The global excitement about electric cars is facing a test in New York today. So far, it’s off to a bumpy start.
China’s NIO Inc., which seeks to take on the likes of Tesla Inc., started trading on the New York Stock Exchange after raising about $1 billion selling American depositary shares at $6.26 apiece. The electric-car maker, backed by Tencent Holdings Ltd., priced the stock near the low end of its offering amid the tumult in Tesla shares, a global trade war and investor qualms over its manufacturing capabilities and profitability.
The shares opened in New York trading at $6 and quickly dropped as low as $5.35 before rebounding. The shares traded at $6 again at 10:51 a.m.
The sale, which initially valued NIO at about $6.4 billion, will test investor appetite for electric-car makers vying to become a homegrown answer to Tesla in China, where government incentives have helped the country become the world’s biggest market for clean-energy vehicles. The IPO may also be a bellwether for a clutch of Chinese startups such as Byton and Xpeng Motors Technology Ltd., which intend to compete with BMW AG, Daimler AG in convincing customers to switch to battery-powered cars.
“We’re optimistic about the prospects of domestic electric-vehicle manufacturers,” said Xu Dalai, chief executive officer of Shunwei Capital Ltd., an early investor in NIO. “We believe there are chances for startups to change and disrupt the whole industry with technologies. China will see its own batch of unicorn companies standing out. NIO is among them.”
The offering was led by banks including Morgan Stanley, Goldman Sachs Group Inc. and JPMorgan Chase & Co., which have an option to buy 24 million additional shares to cover over-allotments. The shares will trade on the New York Stock Exchange under the symbol NIO.
By going public, NIO is set to attract the same type of intense scrutiny that Elon Musk’s company faces as investors seek proof that it has the manufacturing capacity to deliver on its promises. NIO had delivered fewer than 2,000 vehicles ever up until its IPO filing.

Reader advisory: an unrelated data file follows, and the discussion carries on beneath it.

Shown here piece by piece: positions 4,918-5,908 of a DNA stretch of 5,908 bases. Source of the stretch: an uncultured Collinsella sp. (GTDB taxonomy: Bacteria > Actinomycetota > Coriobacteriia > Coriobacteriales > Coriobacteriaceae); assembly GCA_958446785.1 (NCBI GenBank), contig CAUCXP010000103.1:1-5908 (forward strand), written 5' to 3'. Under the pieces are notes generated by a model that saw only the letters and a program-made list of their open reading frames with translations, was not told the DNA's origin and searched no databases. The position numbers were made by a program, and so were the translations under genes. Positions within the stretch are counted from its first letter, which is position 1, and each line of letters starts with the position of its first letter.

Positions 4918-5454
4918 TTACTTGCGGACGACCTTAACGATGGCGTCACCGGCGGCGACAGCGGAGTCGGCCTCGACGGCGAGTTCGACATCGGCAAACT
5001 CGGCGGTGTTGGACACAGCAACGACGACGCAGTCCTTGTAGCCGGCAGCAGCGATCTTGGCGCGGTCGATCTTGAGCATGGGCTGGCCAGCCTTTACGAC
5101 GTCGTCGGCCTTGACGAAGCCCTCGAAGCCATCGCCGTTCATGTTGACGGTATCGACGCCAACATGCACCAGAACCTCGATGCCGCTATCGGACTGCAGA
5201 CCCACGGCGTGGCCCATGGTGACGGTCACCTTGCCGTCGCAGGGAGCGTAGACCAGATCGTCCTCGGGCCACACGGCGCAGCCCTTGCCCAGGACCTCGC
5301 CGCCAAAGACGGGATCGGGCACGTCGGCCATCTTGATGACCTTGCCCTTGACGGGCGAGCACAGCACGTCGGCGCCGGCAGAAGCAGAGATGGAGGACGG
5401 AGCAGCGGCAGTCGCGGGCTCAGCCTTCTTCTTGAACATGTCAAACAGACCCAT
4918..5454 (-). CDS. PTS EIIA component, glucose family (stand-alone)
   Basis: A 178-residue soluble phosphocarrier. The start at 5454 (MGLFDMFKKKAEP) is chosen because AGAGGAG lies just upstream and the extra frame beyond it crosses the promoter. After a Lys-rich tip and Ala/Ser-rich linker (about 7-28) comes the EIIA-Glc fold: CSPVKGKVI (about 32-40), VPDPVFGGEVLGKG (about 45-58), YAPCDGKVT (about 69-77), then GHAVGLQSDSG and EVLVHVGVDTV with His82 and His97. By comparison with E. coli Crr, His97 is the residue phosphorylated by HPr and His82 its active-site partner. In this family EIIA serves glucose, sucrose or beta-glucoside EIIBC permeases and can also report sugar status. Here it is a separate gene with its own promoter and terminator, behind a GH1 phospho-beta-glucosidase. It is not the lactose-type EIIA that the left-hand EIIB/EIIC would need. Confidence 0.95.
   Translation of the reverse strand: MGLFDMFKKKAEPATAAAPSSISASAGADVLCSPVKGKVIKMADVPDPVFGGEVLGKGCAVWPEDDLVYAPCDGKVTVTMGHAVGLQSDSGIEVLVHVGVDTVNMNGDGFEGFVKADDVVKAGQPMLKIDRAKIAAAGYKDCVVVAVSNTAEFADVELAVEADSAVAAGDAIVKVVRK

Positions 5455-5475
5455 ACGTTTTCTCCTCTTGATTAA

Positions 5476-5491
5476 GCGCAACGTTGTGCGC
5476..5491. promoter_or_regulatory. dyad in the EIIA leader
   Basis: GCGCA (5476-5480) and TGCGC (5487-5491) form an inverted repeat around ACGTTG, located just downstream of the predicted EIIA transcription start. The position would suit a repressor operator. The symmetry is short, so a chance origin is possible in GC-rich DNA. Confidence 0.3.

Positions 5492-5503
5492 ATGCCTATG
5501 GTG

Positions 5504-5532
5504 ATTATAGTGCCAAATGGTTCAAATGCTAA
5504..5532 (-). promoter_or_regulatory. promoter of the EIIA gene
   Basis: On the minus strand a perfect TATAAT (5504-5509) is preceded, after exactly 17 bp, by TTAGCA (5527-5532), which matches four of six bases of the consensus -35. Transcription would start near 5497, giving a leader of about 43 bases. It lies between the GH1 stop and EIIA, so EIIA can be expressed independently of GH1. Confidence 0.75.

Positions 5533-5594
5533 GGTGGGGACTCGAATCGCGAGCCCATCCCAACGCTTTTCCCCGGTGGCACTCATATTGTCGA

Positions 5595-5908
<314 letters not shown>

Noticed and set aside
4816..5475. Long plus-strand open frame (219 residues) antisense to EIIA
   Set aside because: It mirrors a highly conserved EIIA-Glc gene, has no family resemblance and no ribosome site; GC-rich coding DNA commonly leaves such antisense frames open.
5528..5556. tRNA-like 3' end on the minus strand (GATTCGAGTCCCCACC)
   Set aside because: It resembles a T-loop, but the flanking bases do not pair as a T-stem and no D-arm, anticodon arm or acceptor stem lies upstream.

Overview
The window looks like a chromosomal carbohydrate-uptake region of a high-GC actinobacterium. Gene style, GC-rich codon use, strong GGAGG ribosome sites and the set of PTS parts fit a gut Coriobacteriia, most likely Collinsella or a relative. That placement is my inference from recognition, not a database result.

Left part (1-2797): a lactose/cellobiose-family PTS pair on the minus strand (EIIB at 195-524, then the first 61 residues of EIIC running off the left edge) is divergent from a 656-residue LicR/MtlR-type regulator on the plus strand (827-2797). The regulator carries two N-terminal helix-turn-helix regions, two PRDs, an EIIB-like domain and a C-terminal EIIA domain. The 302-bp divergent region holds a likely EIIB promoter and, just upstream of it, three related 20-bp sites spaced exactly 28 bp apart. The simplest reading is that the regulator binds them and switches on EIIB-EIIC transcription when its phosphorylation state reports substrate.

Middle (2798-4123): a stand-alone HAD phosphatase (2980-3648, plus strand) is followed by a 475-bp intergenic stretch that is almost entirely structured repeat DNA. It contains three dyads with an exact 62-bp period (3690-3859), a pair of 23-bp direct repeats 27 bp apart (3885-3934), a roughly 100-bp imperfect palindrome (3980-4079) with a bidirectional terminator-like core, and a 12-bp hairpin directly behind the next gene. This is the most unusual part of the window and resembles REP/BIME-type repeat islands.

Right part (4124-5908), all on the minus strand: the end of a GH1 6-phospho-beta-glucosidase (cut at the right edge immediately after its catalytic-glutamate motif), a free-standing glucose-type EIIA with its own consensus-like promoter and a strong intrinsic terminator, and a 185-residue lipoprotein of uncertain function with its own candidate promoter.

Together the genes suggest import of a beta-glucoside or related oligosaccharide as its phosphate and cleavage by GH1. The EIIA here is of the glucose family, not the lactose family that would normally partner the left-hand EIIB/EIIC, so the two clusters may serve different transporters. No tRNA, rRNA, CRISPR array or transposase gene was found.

The company is ramping up production of the ES8 SUV, its first commercial product, at a partner’s plant in the eastern city of Hefei. Founder William Li has pledged to deliver 10,000 vehicles to customers by year’s end. NIO needs to sell about 100,000 vehicles a year to break even, according to estimates by Sanford C. Bernstein & Co.
Like many peers, NIO hasn’t secured an EV manufacturing license from regulators, so it tapped Anhui Jianghuai Automobile Group to build its cars. That allowed NIO to start manufacturing while working to build a facility in Shanghai, but it also means many production-related hurdles are beyond its control. Anhui Jianghuai works with other carmakers and also has its own ambitions.
In its prospectus, NIO said it expects to receive a manufacturing license in two to three years, and that it plans to use about a quarter of its IPO proceeds to help develop production facilities and supply chain.
“For other startups like us in the new economy and high-tech arena, our takeaway from NIO’s IPO is that we need to lay a solid ground for our company and make good product,” said Freeman Shen, founder of competitor WM Motor Technology Co. The company has a team looking into proposals for an IPO in the U.S., Hong Kong or China, Shen said in March.
Based on its financials, NIO may be a bit pricey. It’s accumulated $1.6 billion in losses since the start of 2016, and only started generating revenue in the first half of this year, bringing in $7 million.
Tesla was valued at less than $2 billion in its 2010 IPO, and now has a market value of $47.7 billion even after this year’s declines.
NIO’s valuation is based on the market’s expected growth. China targets 7 million new-energy vehicles sold by 2025. By 2040, more than half of all new-car sales and a third of the planet’s automobile fleet — equal to 559 million vehicles — will be electric, according to a global outlook published by Bloomberg New Energy Finance in May.
“The listing of the 4 year-old NEV maker in China, with no manufacturing license of its own, is a strong sign that investors have tolerant risk appetite for the burgeoning China NEV market,” said Steve Man, an analyst at Bloomberg Intelligence in Hong Kong. “The growth is backed by favorable Chinese policies for the industry.”